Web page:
Learning Outcomes for Information Literacy at Boston University
The Boston University Libraries have long partnered with faculty, academic departments, and other university offices to foster information literacy among BU students. The libraries, in conjunction with?the University’s efforts to assess learning outcomes across the curriculum and in?co-curricular and extra-curricular programs,?have developed a set of five learning outcomes for incorporating information literacy as part of?a well-rounded education at BU.
Students understand that scholarly content is produced in many ways, takes many forms, and is found in many places, and that different forms, formats, and sources of content are appropriate for different information needs.
Methods and Tools
Students understand that research is an iterative process that makes use of multiple methods and tools (selected depending on need, purpose, and circumstance) to explore questions leading to new knowledge and new lines of inquiry.
Argumentation and Analysis
Students are able to critically evaluate findings of their research, identifying and making use of appropriate content in the context of a broader scholarly conversation and of their particular areas of inquiry.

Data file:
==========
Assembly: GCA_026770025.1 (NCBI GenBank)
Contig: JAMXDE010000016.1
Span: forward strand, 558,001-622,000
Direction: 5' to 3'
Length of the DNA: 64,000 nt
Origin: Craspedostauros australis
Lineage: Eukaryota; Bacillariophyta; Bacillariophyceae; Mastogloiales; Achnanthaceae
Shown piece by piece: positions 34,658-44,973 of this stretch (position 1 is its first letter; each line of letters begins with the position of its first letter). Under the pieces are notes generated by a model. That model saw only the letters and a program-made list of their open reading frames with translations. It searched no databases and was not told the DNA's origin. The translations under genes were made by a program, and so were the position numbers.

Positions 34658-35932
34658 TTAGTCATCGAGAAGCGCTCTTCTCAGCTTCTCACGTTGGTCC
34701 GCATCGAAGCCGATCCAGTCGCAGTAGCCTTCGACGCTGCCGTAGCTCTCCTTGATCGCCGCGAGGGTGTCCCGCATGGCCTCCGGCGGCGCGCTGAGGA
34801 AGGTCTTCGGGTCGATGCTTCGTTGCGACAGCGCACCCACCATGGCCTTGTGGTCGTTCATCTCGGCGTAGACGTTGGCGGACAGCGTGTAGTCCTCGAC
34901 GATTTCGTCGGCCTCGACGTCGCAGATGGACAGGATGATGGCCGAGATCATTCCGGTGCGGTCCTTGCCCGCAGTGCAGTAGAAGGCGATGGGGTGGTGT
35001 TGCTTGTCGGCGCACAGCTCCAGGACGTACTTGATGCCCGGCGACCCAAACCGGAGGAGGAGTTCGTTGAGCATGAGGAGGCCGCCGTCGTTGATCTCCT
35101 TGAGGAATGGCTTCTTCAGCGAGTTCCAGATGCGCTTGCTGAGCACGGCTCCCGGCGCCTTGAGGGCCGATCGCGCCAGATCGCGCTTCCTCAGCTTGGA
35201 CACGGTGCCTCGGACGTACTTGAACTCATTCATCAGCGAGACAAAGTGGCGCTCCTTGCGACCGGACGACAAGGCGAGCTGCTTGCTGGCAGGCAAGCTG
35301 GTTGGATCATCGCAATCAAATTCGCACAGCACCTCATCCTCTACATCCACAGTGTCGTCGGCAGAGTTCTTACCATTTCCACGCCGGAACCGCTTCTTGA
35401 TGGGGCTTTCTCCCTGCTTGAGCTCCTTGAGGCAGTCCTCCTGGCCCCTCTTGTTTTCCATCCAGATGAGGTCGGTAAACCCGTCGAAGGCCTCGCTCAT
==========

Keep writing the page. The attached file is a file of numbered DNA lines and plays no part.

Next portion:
Students are able to present and explain the results of their research, through a variety of means and modes, to different audiences including: collaborators on group projects, faculty, fellow students, and others who can benefit from their contributions to the scholarly discourse on a topic.
Students are able to bring together their understanding of information content and context and of research and communication methods and tools to discover new knowledge, develop new ideas, and contribute to the scholarly conversation.
A few notes about these learning outcomes:
- The outcomes follow the five-part structure (Content; Methods and Tools; Argument and Analysis; Communication; Application) outlined in the template for CAS learning outcomes that is found in the General Education Annual Report on Program Student Learning Outcomes Assessment.
- The outcomes are informed and influenced by the new Framework for Information Literacy in Higher Education developed by the Association of College and Research Libraries.
- Diversity and interdisciplinarity are underlying themes in all five of the outcomes, highlighting the importance of context in the selection, interpretation, understanding, and use of information in a complex world with many voices, perspectives, and information needs.
Questions or comments about the BU Libraries learning outcomes? Email Ken Liss, Head of Liaison and Instruction Services. We’d be happy to hear from you!